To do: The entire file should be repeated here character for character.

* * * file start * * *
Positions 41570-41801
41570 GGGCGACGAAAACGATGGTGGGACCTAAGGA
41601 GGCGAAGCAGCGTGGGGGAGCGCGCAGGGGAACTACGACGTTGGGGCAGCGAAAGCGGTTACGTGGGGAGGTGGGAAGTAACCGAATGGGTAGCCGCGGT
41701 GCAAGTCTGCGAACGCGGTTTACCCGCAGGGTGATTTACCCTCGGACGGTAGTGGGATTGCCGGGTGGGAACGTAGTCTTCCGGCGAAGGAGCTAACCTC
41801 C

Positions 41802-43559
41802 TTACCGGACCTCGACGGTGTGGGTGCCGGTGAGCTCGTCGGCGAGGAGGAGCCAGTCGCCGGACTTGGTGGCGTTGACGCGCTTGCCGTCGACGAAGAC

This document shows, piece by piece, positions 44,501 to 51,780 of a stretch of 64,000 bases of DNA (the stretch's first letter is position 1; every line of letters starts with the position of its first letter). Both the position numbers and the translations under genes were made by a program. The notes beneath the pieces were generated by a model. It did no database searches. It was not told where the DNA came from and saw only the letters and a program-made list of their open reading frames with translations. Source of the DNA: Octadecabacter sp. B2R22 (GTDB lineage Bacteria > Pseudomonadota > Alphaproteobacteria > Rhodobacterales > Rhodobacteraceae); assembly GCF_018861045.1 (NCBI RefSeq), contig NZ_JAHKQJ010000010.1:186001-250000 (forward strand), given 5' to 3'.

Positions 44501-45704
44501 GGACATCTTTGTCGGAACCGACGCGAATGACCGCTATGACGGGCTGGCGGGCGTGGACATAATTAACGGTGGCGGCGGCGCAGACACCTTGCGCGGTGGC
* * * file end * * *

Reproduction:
Positions 41570-41801
41570 GGGCGACGAAAACGATGGTGGGACCTAAGGA
41601 GGCGAAGCAGCGTGGGGGAGCGCGCAGGGGAACTACGACGTTGGGGCAGCGAAAGCGGTTACGTGGGGAGGTGGGAAGTAACCGAATGGGTAGCCGCGGT
41701 GCAAGTCTGCGAACGCGGTTTACCCGCAGGGTGATTTACCCTCGGACGGTAGTGGGATTGCCGGGTGGGAACGTAGTCTTCCGGCGAAGGAGCTAACCTC
41801 C

Positions 41802-43559
41802 TTACCGGACCTCGACGGTGTGGGTGCCGGTGAGCTCGTCGGCGAGGAGGAGCCAGTCGCCGGACTTGGTGGCGTTGACGCGCTTGCCGTCGACGAAGAC

This document shows, piece by piece, positions 44,501 to 51,780 of a stretch of 64,000 bases of DNA (the stretch's first letter is position 1; every line of letters starts with the position of its first letter). Both the position numbers and the translations under genes were made by a program. The notes beneath the pieces were generated by a model. It did no database searches. It was not told where the DNA came from and saw only the letters and a program-made list of their open reading frames with translations. Source of the DNA: Octadecabacter sp. B2R22 (GTDB lineage Bacteria > Pseudomonadota > Alphaproteobacteria > Rhodobacterales > Rhodobacteraceae); assembly GCF_018861045.1 (NCBI RefSeq), contig NZ_JAHKQJ010000010.1:186001-250000 (forward strand), given 5' to 3'.

Positions 44501-45704
44501 GGACATCTTTGTCGGAACCGACGCGAATGACCGCTATGACGGGCTGGCGGGCGTGGACATAATTAACGGTGGCGGCGGCGCAGACACCTTGCGCGGTGGC